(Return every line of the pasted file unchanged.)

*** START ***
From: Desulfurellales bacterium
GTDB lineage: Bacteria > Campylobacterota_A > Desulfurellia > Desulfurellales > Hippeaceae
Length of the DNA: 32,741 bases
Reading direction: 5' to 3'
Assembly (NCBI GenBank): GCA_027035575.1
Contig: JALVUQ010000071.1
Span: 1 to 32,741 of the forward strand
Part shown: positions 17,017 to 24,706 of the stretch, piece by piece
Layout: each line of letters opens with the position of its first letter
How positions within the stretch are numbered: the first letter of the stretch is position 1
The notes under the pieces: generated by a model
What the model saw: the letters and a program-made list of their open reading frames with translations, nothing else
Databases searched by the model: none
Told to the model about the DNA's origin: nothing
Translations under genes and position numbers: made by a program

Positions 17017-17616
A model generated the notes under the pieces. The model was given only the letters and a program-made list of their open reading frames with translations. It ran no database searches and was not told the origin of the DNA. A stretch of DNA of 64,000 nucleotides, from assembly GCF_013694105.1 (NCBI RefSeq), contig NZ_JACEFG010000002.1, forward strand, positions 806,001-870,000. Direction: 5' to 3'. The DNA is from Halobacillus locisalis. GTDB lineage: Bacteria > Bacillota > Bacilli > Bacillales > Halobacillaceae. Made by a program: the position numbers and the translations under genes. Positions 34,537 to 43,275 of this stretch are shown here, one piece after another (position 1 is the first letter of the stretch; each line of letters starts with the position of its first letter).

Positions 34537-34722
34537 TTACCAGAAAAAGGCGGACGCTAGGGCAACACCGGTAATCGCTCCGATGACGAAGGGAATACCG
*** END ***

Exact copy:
From: Desulfurellales bacterium
GTDB lineage: Bacteria > Campylobacterota_A > Desulfurellia > Desulfurellales > Hippeaceae
Length of the DNA: 32,741 bases
Reading direction: 5' to 3'
Assembly (NCBI GenBank): GCA_027035575.1
Contig: JALVUQ010000071.1
Span: 1 to 32,741 of the forward strand
Part shown: positions 17,017 to 24,706 of the stretch, piece by piece
Layout: each line of letters opens with the position of its first letter
How positions within the stretch are numbered: the first letter of the stretch is position 1
The notes under the pieces: generated by a model
What the model saw: the letters and a program-made list of their open reading frames with translations, nothing else
Databases searched by the model: none
Told to the model about the DNA's origin: nothing
Translations under genes and position numbers: made by a program

Positions 17017-17616
A model generated the notes under the pieces. The model was given only the letters and a program-made list of their open reading frames with translations. It ran no database searches and was not told the origin of the DNA. A stretch of DNA of 64,000 nucleotides, from assembly GCF_013694105.1 (NCBI RefSeq), contig NZ_JACEFG010000002.1, forward strand, positions 806,001-870,000. Direction: 5' to 3'. The DNA is from Halobacillus locisalis. GTDB lineage: Bacteria > Bacillota > Bacilli > Bacillales > Halobacillaceae. Made by a program: the position numbers and the translations under genes. Positions 34,537 to 43,275 of this stretch are shown here, one piece after another (position 1 is the first letter of the stretch; each line of letters starts with the position of its first letter).

Positions 34537-34722
34537 TTACCAGAAAAAGGCGGACGCTAGGGCAACACCGGTAATCGCTCCGATGACGAAGGGAATACCG